|Publication number||US3777619 A|
|Publication date||Dec 11, 1973|
|Filing date||Sep 26, 1972|
|Priority date||Oct 4, 1971|
|Also published as||CA963453A, CA963453A1, DE2149451B1, DE2149451C2|
|Publication number||US 3777619 A, US 3777619A, US-A-3777619, US3777619 A, US3777619A|
|Original Assignee||Hemscheidt Maschf Hermann|
|Export Citation||BiBTeX, EndNote, RefMan|
|Patent Citations (2), Referenced by (10), Classifications (7)|
|External Links: USPTO, USPTO Assignment, Espacenet|
[ 1 Dec. 11, 1973 HYDRAULIC PIT PROP Hans Bull, Wuppertal-Elberfeld, Germany  Inventor:
 Assignee: Hermann Hemscheidt Maschineniabrik, Wuppertal-Elberfeld, Germany 221 Filed: Sept. 26, 1972 21 Appl.No.:292,339
 Foreign Application Priority Data Oct. 4, 1971 Germany P 21 49 451.9
 US. Cl 91/216 R, 91/422, 92/117 A  Int. Cl. F0lb 15/00  Field of Search 91/196, 422, 216 R, 91/216 A, 217; 92/117 A  References Cited UNITED STATES PATENTS 3,046,947 7/1962 Reynolds et al. 91/422 X 3,321,372 5/1967 Challender 91/216 R X Primary Examiner-Martin P. Schwadron Assistant Examiner-Abe Hershkovitz Attorney-Hyman Berman et a1.
 ABSTRACT An hydraulic prop having a relatively movable piston and cylinder which are surrounded by an outer guide tube provided with a closed end which is normally spaced away from an opposing end of the piston by spring means but which moves telescopically in relation to the piston if excess loads are applied to the prop, such relative movement between the piston and the outer guide tube causing the latter to actuate and move a plunger which, in turn, acts on a valve member in the piston so that liquid under pressure in a pressure chamber of the piston can flow out rapidly past the valve member and thus quickly relieve the prop of transitory excess loads such as those caused by rock falls or a partial collapse of the seam being worked.
6 Claims, 1 Drawing Figure HYDRAULIC PIT PROP This invention relates to hydraulic pip props for use in seams which are liable to be endangered by rock falls or the partial collapse of the seam.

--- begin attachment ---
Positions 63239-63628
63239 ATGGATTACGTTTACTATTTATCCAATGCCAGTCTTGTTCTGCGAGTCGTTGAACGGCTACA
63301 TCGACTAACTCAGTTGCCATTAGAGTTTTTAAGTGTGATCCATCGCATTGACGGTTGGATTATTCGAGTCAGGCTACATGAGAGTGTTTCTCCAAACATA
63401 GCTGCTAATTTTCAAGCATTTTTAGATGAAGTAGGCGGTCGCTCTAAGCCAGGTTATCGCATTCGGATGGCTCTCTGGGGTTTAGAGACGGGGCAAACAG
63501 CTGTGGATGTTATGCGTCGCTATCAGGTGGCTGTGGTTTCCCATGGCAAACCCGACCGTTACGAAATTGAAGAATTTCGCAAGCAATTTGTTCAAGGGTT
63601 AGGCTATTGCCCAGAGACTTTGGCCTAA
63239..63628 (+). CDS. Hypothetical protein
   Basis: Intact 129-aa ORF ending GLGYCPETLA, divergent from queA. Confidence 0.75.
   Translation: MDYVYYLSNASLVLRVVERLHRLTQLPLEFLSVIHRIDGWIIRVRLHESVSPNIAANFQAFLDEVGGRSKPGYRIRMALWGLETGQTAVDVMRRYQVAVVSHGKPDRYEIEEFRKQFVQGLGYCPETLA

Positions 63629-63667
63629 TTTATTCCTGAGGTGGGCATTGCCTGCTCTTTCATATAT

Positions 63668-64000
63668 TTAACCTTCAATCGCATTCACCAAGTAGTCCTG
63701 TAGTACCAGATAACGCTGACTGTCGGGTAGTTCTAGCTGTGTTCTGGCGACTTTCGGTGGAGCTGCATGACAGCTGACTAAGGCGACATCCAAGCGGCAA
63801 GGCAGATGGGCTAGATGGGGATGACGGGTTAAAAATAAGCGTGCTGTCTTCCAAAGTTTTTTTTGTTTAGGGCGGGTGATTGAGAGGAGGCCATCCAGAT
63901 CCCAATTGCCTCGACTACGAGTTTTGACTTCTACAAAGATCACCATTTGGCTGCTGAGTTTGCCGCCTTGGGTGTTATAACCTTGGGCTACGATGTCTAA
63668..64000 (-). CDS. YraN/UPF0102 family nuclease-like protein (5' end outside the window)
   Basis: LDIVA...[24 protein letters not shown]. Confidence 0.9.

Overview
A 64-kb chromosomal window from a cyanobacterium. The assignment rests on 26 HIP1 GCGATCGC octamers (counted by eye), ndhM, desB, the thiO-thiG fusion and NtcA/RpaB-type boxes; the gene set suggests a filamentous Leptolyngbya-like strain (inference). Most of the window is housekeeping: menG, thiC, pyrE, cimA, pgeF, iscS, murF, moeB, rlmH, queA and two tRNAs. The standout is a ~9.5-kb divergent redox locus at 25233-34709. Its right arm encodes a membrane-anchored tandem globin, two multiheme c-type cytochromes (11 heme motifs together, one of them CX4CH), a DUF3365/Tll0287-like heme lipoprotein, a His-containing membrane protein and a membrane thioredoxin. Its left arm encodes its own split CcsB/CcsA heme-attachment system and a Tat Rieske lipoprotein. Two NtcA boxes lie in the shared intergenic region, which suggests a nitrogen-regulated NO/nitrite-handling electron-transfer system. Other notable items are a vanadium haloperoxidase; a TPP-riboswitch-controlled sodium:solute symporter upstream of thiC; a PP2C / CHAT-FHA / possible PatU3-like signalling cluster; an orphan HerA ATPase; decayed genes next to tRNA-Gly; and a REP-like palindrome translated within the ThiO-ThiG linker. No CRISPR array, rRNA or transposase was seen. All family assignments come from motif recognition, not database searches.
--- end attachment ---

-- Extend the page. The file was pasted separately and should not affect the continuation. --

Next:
Hydraulic pit props or chocks are generally protected from excessive loads imposed on them by rock pressure by at least one valve which may, if desired, be located in a control device disposed outside the prop. These valves are so set that, when the pressure on the prop exceeds a predetermined value, a tapered surface on a movable valve member which is normally biased by a mechanical spring into a closed position is raised for a short period of time away from a seat for the valve member, the spring force being overcome by the excess pressure. Liquid under pressure then flows out of a pressure chamber in the prop so as to allow the latter to yield. The valve remains in its open condition until pressure equilibrium is attained, whereupon the valve closes under the biasing force of its spring.
When the prop has to sustain heavy loads and to exert heavy pressures of up to 480 kp/cm the crosssection of the valve opening is made relatively small so as to keep the pressure per unit area at the sealing surfaces of the prop within a permissible range. This has the drawback that the pressure in the prop can increase abruptly to an inadmissible extent through the occurrence of heavy transitory loads applied to the prop for example by a rock fall or a partial collapse of the roof or wall of the seam being worked. The abrupt increase in pressure in the prop results directly from the crosssection of the valve opening not being large enough to allow a sufficient quantity of liquid to be discharged rapidly from the pressure chamber in order to obtain a condition of pressure equilibrium. Quite apart from the fact that this may have dangerous consequences for mining personnel, there is also the danger that the prop will be destroyed through this abrupt increase in pressure.
The aim of the present invention, accordingly, is to so construct an hydraulic prop, and, in particular, the hydraulic means for protecting it against excess pressures, that, on the occurrence of an abrupt and substantial increase in pressure in the prop such as results from a rock fall or partial collapse of the scam, the crosssection of openings and passages for the flow of liquid will be sufficiently large to enable liquid under pressure to be discharged rapidly from the pressure chamber to relieve the prop of excess pressure.